Premonitory Symptoms of a Migraine

Learn how premonitory symptoms are different from a migraine aura

woman yawning
Jamie Grill/Tetra Images/Getty Images

Premonitory symptoms begin hours to days (usually one to two days) before a migraine attack. More specifically, they occur before the "aura" of a migraine with aura and before the "headache" of a migraine without aura. The phase of a migraine attack in which premonitory symptoms occur is called the prodrome phase, and its the first phase, followed by aura, headache, and postdrome. 

Premonitory symptoms are unique in that they allow a person to predict a migraine attack about 72 percent of the time, according to an older study in Neurology. This prediction allows a window for migraine preparation before the aura or pain of a migraine occurs. 

Examples of Premonitory Symptoms

Premonitory symptoms are variable but the most common ones include fatigue, mood changes (depression or irritability) and gastrointestinal symptoms (like a change in bowel habits or nausea). Other potential symptoms include:

  • Muscle stiffness/aching/pain, especially in the neck, back and face
  • Food cravings or a loss of appetite
  • Difficulty concentrating
  • Confusion
  • Feeling cold
  • Sensitivity to light or sound
  • Excessive yawning

What Percentage of People Experience Premonitory Symptoms?

In a study in Headache of nearly 900 patients with migraines, approximately one-third of patients reported experiencing premonitory symptoms. That being said, the prevalence of premonitory symptoms has ranged widely based on other studies — from 7 percent to 88 percent — so it's really difficult to tell. As you can imagine, many people may not even realize they are experiencing premonitory symptoms, as they can be quite subtle.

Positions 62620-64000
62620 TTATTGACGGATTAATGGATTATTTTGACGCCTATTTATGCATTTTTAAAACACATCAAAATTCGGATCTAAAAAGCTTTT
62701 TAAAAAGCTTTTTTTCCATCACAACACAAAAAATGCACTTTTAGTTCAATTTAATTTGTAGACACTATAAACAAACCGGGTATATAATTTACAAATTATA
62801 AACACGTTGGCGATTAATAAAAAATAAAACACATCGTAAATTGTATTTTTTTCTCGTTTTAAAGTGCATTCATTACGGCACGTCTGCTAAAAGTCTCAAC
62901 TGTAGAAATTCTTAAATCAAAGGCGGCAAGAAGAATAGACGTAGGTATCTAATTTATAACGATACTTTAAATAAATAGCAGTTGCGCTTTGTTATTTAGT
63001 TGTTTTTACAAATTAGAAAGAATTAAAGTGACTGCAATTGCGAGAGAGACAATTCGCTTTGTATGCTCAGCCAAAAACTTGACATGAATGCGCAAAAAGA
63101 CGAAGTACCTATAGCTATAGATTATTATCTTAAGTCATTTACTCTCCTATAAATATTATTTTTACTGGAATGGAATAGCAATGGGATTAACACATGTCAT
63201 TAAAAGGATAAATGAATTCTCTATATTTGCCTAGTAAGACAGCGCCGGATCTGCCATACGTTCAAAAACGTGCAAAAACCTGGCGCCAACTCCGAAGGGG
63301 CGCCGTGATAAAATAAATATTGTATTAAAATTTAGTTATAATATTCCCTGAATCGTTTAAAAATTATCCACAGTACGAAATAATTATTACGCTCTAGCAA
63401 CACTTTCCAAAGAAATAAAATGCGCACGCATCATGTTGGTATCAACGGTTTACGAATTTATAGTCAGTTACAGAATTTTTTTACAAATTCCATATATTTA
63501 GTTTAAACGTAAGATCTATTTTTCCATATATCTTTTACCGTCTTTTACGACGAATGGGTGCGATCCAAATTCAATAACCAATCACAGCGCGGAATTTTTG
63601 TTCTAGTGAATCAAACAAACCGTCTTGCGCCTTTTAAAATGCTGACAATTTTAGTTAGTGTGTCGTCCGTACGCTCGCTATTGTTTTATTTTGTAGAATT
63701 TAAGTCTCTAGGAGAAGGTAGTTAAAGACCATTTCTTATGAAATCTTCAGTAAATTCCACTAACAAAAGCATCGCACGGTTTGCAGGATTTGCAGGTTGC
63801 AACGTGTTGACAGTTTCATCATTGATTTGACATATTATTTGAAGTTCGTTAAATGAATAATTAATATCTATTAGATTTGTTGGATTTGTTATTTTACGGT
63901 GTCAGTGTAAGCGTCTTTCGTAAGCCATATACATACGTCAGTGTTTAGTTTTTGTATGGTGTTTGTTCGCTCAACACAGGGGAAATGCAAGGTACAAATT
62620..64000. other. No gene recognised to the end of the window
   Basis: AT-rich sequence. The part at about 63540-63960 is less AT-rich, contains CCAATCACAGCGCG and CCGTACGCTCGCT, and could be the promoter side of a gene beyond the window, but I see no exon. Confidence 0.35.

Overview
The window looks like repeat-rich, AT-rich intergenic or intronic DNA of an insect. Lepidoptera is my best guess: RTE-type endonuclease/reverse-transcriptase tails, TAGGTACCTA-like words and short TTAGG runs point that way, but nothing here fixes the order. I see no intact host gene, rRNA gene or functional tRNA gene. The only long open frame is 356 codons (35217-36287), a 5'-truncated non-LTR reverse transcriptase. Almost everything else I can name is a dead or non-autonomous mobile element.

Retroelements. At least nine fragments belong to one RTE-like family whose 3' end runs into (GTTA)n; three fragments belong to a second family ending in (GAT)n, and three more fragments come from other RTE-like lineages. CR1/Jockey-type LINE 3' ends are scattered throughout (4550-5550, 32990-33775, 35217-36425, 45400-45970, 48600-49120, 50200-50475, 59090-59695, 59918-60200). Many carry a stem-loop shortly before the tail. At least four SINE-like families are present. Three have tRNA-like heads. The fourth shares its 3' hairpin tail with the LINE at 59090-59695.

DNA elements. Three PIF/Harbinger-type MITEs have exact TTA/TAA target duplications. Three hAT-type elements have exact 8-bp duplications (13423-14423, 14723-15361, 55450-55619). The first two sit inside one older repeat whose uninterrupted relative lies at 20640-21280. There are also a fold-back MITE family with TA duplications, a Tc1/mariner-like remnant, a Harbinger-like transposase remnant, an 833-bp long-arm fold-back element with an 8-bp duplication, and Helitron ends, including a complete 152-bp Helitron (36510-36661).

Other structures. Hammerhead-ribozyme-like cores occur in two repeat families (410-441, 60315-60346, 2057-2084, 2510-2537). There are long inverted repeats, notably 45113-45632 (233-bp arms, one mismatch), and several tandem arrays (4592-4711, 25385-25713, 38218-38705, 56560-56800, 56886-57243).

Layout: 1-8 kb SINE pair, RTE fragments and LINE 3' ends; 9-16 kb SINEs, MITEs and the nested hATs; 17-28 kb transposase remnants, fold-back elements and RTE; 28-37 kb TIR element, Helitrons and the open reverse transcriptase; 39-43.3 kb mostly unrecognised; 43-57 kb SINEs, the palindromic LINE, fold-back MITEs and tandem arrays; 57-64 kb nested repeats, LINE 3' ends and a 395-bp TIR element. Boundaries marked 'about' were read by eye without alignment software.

How Can I Distinguish Premonitory Symptoms From a Migraine Aura?

A migraine aura lasts no more than 60 minutes whereas premonitory symptoms last hours to days. In addition, an aura is characterized by short-lived, localized neurological abnormalities (like numbness and tingling on one side of the body or vision changes in both eyes) whereas premonitory symptoms are more generalized and tend to be behavioral.

Premonitory symptoms are also different biologically from an aura. An aura is characterized by cortical spreading depression — a wave of depressed nerve activity that sweeps across the outer layer of the brain. Premonitory symptoms are believed to involve the neurotransmitters dopamine and serotonin

Bottom Line

Premonitory symptoms can serve as a warning sign that a migraine attack is about to occur, but they can also be difficult to recognize. If you do happen to notice them, you can prepare by hydrating, relaxing, and avoid usual migraine triggers (like leaving a room with bright lights).

Was this page helpful?
Article Sources
  • Buzzi, M.G., Cologno, D., Formisano, R., & Rossi, P. (2005). Prodromes and the early phase of the migraine attack: therapeutic relevance. Functional Neurology, Oct-Dec;20(4):179-83.
  • Giffin, N.J., et al. (2003). Premonitory symptoms in a migraine: an electronic diary study. Neurology, Mar 25;60(6):935-40.
  • Headache Classification Committee of the International Headache Society. "The International Classification of Headache Disorders: 3rd Edition (beta version)". Cephalalgia 2013;33(9):629-808.
  • Kelman, L. (2004). The premonitory symptoms (prodrome): a tertiary care study of 893 migraineurs. Oct;44(9):865-72.
  • Tepper, D. American Headache Society: Aura With Headache